Francis Bacon in Your Blood
Francis Bacon in Your Blood
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In June of 1963, when Michael Peppiatt first met Francis Bacon, the former was a college boy at Cambridge, the latter already a famous painter, more than thirty years his senior. And yet, Peppiatt was welcomed into the volatile artist’s world; Bacon, considered by many to be "mad, bad, and dangerous to know," proved himself a devoted friend and father figure, even amidst the drinking and gambling.
Though Peppiatt would later write perhaps the definitive biography of Bacon, his sharply drawn memoir has a different vigor, revealing the artist at his most intimate and indiscreet, and his London and Paris milieus in all their seediness and splendor. Bacon is felt with immediacy, as Peppiatt draws from contemporary diaries and records of their time together, giving us the story of a friendship, and a new perspective on an artist of enduring fascination.
one seems to me distinctly corked. When I remark on it Francis is sceptical, but I know the wine well since Jill and I drank it at our wedding breakfast here. I send it back and am relieved to find the new bottle has a totally different, fresher taste. Once he’s sipped it critically, Francis acknowledges this with an approving nod towards me, which, emancipated from his influence as I feel I have become, still gives me a rush of pleasure. Whether Francis will approve of Jill is, however, another
Waring Hopkins, Richard and Christina Ives, Bill and Janet Jacklin, Peter James, Jeanne Job, Nigel Jones, Sam Keller, Leon Kossoff, Ulf Küster, Andrew Lambirth, Mark and Lucy Lefanu, Magnus Linklater, Bertrand Lorquin, Olivier Lorquin, Nicholas Maclean, Rachel Mannheimer, Juan Marsé, Gillian Malpass, Pierre-Yves Mauguen, Antoine Merlino, Henry and Alison Meyric Hughes, Lucy Mitchell-Innes, Bona Montagu, Serena Morton, Martin and Smita Murphy-Davé, David Nash, Lynn Nesbit, Hughie and Clare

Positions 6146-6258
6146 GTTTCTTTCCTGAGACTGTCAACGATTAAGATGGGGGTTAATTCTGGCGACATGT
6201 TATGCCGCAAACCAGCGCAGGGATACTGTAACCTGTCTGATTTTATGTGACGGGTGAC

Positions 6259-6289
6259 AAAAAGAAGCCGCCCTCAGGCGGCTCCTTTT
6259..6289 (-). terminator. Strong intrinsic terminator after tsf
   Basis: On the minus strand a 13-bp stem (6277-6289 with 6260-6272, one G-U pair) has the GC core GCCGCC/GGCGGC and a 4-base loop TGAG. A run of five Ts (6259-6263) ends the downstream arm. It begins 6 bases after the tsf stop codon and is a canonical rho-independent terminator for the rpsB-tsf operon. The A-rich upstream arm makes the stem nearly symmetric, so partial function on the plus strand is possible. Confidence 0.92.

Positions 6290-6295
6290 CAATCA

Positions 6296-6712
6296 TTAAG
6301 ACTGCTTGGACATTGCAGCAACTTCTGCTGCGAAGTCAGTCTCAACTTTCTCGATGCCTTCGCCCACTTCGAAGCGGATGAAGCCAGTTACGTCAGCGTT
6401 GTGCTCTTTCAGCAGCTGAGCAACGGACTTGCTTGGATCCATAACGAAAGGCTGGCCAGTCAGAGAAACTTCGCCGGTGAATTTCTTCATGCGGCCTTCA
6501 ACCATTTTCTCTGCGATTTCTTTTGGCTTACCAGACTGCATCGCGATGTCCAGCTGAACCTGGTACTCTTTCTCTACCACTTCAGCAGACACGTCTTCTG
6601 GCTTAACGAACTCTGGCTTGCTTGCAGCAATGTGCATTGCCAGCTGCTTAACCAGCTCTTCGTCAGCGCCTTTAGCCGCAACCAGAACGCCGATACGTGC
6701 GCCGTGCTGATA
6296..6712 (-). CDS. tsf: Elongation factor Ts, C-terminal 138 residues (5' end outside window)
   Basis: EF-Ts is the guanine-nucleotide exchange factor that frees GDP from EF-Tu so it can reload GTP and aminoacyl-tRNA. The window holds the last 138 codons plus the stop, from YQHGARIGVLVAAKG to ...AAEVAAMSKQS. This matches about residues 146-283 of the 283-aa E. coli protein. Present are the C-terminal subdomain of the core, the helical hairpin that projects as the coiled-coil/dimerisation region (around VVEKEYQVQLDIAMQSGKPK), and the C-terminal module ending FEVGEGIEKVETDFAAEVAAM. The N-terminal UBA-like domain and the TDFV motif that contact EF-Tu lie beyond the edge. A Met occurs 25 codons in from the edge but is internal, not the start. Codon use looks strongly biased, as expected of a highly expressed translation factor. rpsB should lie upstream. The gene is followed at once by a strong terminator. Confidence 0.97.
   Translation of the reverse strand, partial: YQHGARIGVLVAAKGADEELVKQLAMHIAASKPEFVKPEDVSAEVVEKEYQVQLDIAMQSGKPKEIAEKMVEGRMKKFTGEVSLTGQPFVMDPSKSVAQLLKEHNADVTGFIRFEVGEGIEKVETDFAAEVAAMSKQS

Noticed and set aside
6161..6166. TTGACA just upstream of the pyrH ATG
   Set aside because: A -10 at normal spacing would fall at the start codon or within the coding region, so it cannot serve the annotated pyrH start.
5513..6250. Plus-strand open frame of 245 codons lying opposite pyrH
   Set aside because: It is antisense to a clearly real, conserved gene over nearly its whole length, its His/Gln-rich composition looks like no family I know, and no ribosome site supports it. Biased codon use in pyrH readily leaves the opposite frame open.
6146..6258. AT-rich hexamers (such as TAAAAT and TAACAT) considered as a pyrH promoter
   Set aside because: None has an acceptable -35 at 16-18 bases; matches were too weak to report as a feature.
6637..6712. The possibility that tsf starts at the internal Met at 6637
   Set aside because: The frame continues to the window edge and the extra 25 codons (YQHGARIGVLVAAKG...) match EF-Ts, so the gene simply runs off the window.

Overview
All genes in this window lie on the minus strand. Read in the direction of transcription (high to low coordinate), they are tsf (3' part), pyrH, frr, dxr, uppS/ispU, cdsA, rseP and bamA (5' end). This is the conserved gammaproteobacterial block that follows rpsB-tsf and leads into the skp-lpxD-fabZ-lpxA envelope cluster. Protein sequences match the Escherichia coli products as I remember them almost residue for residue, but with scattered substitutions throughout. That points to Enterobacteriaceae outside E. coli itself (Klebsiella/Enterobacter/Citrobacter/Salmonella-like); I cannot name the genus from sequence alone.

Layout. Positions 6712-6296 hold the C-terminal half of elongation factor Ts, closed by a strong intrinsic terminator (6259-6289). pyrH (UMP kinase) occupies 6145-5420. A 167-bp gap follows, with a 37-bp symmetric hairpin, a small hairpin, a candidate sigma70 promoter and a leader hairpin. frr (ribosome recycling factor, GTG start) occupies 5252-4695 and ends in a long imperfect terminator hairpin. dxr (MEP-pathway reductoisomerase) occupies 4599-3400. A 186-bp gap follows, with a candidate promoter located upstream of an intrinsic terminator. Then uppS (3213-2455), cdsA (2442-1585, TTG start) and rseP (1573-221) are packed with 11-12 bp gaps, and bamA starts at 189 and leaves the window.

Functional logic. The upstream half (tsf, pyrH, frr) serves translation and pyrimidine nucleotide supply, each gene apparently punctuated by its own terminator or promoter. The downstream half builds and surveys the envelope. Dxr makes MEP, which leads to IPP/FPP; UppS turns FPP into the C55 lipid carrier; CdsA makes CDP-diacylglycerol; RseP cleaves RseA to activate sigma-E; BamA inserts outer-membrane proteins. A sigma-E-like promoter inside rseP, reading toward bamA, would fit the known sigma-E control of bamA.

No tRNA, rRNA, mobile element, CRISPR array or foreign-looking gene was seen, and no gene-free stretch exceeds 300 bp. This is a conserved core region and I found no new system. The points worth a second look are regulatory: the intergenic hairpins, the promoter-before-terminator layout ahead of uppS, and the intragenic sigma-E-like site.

all over the place – including a whole back page from Paris Match – looks good. If this weren’t enough to make me feel I’m riding high, I get a flattering review of the ‘Modern Art in Britain’ issue from John Russell in the Sunday Times. It had never occurred to me that our little magazine would reach Fleet Street, let alone get a notice by a well-known art critic in a leading newspaper. Perhaps good things, like bad ones, come in threes, because shortly after that comes an invitation from Nigel
sound can be heard from within the hot white cottonwool that envelops us all, whoever and wherever we might turn out to be. Then the door opens again and the steam parts for an instant to reveal a large, pink, prosthetic limb stretched out next to me. The hangover I came in with evaporates as I clutch my loincloth and dash for the ice-cold plunge. 8 A Death Foreshadowed Francis has been coming more often to Paris over the past few months. I know it’s to do with a big exhibition here, and
shoulders and face like tribal marks. I can only imagine he has been called out by some old, infirm person in urgent need of fuel, and meanwhile I register all too keenly the look of alarm that flits over Zette’s primly composed features. This, I think, could deal the coup de grâce to what is already a touch-and-go situation, and I can just hear the gossip circulating through the galleries round the rue de Seine (‘Did you hear about Peppiatt’s lunch for Bacon in a coal-hole in the Marais?’